Hanny’s Voorwerp

Hanny’s Voorwerp

Evidence of AGN activity and a nuclear starburst in the central regions of IC 2497
Key Words.:
Galaxies: active, Galaxies: IGM, Galaxies: individual: IC 2497

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We present high- and intermediate resolution radio observations of the central region in the spiral galaxy IC 2497, performed using the European VLBI Network (EVN) at 18 cm, and the Multi-Element Radio Linked Interferometer Network (MERLIN) at 18 cm and 6 cm. We detect two compact radio sources, with brightness temperatures above 10 K, suggesting that they are related to AGN activity. We show that the total 18 cm radio emission from the galaxy is dominated neither by these compact sources nor large-scale emission, but extended emission confined within a sub-kpc central region. IC 2497 therefore appears as a typical luminous infrared galaxy that exhibits a nuclear starburst with a massive star formation rate () of 12.4 M/yr. These results are in line with the hypothesis that the ionisation nebula “Hanny’s Voorwerp” at a distance of kpc from the galaxy is ionised by the radiation cone of the AGN.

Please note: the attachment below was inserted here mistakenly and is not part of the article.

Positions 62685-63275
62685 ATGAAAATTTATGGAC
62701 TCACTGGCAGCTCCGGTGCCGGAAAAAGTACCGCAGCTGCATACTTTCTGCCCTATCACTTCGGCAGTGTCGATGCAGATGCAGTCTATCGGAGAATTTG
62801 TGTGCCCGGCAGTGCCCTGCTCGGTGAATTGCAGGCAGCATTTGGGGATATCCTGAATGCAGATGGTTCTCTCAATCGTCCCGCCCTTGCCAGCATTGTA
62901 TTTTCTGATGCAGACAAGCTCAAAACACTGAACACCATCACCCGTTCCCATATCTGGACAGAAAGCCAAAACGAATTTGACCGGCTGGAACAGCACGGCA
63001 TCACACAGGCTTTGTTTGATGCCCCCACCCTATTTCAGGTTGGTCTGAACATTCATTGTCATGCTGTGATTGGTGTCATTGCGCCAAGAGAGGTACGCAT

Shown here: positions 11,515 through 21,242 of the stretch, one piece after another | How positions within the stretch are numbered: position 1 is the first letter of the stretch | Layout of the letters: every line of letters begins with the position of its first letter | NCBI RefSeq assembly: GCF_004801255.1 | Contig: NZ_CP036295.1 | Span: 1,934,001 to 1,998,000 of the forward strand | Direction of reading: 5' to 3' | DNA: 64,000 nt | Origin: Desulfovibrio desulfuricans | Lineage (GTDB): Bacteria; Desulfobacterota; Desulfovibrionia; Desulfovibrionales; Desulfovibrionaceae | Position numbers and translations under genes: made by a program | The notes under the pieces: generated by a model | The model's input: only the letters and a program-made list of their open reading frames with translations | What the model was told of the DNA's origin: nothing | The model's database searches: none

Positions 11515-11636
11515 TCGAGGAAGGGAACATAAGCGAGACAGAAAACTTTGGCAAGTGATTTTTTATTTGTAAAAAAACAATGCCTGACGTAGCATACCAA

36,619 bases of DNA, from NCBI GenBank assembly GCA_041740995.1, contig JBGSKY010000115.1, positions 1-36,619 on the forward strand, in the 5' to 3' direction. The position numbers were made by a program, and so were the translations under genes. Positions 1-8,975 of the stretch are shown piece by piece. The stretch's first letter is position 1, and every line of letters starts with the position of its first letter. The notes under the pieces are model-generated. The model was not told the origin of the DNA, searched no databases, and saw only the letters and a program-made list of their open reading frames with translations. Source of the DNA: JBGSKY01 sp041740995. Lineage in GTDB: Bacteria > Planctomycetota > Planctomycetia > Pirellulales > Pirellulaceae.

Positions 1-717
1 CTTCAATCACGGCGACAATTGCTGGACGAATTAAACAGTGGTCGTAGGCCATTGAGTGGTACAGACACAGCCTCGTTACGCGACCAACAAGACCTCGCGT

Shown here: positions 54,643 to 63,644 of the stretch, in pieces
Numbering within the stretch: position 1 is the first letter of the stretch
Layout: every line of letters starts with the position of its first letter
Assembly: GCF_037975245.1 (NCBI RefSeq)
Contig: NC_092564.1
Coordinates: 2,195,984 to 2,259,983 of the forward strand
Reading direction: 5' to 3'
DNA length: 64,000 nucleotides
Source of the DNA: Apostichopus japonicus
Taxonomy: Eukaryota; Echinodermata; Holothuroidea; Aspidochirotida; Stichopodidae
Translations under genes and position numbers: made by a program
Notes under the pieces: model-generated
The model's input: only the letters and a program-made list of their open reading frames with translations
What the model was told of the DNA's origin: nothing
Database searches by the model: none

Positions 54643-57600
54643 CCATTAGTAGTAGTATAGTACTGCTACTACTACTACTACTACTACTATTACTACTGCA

1 Introduction